Download our Saint Maximilian Kolbe Saint Trading Card.
Download our Saint Maximilian Kolbe Mini-book.
Download our Saint Maximilian Kolbe Spiritual Copywork.

6.  Think about soldiers as individuals.
Using our graphic organizer template, note the virtues or positive attributes (adjectives) of the image pictured in the centre.  There is also a blank template for you in case you would like to place or draw a picture of a military hero - a family member, friend, or public figure - and note the virtues or positive attributes that this person personified.

7.  Learn more about the holiday and its meaning.
Here are a few ways that you can learn more:

-Talk to a veteran or schedule one to come and speak to your homeschool group or co-op.  Veteran's can be found in almost every parish and retirement community.  They are usually eager to share their stories and experiences with others especially young people who show interest.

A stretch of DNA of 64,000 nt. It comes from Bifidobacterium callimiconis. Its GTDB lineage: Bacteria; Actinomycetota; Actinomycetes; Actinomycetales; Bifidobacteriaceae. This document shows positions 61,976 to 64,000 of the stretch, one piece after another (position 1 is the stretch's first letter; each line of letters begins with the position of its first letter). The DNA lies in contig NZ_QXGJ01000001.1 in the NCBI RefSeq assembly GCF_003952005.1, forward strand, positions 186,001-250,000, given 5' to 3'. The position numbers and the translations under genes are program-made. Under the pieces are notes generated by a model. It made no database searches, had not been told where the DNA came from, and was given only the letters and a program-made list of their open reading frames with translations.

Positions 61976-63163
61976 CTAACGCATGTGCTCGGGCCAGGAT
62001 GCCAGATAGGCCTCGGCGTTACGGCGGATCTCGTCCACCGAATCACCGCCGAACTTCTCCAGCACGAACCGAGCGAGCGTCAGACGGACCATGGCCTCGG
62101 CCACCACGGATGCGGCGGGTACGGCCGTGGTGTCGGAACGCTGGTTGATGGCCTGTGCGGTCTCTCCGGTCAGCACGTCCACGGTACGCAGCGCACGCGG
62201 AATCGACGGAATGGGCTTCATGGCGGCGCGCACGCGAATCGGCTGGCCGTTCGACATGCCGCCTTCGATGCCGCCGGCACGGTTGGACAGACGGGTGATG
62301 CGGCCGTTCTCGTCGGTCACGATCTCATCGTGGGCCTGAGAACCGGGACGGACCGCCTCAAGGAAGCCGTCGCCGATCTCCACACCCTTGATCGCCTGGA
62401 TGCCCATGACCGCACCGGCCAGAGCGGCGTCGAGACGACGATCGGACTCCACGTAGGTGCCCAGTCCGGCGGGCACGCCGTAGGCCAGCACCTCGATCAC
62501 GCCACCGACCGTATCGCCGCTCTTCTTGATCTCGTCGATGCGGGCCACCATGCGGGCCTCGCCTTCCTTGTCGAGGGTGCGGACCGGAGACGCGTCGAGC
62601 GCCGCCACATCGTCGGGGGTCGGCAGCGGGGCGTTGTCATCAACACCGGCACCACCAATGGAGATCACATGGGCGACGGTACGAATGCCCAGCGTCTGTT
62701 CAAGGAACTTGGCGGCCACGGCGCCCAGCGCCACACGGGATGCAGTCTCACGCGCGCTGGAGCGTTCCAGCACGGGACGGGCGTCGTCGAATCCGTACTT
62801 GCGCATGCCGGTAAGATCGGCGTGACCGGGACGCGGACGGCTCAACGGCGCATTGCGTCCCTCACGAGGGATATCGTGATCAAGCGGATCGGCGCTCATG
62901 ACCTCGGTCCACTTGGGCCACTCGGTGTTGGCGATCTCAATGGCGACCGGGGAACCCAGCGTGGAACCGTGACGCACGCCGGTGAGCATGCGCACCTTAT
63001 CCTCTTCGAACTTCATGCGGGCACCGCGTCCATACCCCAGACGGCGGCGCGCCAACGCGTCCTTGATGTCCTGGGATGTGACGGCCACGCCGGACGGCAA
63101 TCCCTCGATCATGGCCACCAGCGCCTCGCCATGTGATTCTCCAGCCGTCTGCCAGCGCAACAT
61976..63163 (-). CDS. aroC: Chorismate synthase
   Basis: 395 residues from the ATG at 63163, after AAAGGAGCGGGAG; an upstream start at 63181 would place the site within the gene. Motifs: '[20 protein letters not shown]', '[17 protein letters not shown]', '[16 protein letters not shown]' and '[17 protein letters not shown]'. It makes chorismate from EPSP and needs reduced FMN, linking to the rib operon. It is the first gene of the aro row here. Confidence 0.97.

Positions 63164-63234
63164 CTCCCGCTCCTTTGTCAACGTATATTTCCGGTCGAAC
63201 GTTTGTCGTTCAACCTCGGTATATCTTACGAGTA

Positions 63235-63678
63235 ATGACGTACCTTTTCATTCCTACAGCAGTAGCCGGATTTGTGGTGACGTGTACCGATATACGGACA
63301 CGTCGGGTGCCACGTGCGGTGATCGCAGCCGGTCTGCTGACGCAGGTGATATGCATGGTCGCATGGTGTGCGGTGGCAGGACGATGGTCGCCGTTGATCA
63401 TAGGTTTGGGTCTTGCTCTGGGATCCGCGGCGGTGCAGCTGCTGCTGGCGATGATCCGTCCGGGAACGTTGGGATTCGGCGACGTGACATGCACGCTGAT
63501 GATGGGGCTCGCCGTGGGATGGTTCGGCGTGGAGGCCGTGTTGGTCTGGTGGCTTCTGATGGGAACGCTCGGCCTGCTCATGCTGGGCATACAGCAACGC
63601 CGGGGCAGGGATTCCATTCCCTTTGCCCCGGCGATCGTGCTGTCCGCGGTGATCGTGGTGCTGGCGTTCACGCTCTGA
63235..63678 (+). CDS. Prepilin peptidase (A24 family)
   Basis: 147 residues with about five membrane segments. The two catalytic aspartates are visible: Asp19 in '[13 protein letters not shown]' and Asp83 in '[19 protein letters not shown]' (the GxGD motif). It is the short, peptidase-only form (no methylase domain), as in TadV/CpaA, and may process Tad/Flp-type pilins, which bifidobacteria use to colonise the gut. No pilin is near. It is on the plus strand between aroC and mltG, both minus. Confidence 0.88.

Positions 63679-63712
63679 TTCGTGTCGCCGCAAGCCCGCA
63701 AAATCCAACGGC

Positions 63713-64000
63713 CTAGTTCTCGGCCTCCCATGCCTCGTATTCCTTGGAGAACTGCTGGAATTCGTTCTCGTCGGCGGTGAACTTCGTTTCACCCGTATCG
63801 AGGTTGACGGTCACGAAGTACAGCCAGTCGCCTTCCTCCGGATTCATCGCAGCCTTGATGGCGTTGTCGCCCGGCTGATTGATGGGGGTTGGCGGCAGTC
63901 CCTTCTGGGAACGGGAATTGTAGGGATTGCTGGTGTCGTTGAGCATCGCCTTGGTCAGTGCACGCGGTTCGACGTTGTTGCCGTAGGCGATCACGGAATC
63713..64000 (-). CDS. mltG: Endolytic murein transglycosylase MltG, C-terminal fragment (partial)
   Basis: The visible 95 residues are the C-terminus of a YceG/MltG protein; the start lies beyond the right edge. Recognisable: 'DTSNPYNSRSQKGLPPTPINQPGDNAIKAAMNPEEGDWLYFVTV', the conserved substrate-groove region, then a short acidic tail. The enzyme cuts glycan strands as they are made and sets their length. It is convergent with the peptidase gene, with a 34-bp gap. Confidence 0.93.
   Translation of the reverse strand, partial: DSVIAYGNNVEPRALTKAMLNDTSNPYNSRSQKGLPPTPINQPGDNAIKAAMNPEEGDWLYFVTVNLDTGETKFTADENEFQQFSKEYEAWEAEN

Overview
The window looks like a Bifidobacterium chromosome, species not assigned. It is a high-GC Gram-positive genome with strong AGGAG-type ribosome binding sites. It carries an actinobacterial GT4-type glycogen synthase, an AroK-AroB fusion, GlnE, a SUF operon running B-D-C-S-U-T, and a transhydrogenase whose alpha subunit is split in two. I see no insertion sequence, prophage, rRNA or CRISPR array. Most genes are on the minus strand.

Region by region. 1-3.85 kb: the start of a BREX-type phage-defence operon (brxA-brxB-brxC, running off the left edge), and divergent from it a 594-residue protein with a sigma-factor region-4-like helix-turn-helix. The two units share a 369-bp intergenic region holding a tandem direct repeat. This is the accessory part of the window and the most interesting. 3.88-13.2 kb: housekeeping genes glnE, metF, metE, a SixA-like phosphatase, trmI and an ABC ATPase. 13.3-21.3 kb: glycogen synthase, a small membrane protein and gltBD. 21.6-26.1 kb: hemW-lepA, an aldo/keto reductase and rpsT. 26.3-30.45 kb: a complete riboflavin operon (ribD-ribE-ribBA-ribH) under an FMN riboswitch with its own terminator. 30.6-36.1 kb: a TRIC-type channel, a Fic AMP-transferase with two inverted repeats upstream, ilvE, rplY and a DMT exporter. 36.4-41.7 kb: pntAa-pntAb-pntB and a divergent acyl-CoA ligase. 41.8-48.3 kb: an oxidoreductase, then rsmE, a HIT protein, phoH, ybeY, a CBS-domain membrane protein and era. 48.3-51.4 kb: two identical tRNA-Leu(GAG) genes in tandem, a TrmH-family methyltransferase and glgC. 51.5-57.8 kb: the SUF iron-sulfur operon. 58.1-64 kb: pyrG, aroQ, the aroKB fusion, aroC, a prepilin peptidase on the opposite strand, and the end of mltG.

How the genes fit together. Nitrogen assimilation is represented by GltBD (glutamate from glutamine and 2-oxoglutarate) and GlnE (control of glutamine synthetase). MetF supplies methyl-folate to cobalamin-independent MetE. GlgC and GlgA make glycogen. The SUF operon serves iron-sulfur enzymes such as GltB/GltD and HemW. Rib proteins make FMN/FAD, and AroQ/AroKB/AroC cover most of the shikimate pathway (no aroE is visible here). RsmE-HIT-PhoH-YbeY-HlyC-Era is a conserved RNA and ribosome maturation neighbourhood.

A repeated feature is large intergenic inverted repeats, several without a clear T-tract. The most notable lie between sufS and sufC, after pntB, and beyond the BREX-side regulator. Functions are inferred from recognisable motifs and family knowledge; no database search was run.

-Visit a museum to learn more about your local history and veteran's from your area.  Our town is lucky enough to have a memorial museum where visitors can see authentic photographs, artifacts, maps and more from the WWI and WWII.  Local veterans are highlighted and honoured and the museum is run by the veterans.

-Borrow child friendly books from your local library such as Truce: The Day the Soldiers Stopped Fighting by Jim Murphy or A Poppy is to RememberLightburn.

Let us always strive to remember, honour and pray for those who have gone before us in obedience, courage and love.

I hope you find these resources helpful.


In Flanders Field
by John McCrae

In Flanders fields the poppies blow
Between the crosses, row on row,
That mark our place; and in the sky
The larks, still bravely singing, fly
Scarce heard amid the guns below.

We are the Dead. Short days ago
We lived, felt dawn, saw sunset glow,
Loved and were loved, and now we lie
In Flanders fields.

Take up our quarrel with the foe:
To you from failing hands we throw
The torch; be yours to hold it high.
If ye break faith with us who die
We shall not sleep, though poppies grow
In Flanders fields.


Eternal rest grant unto them, O Lord,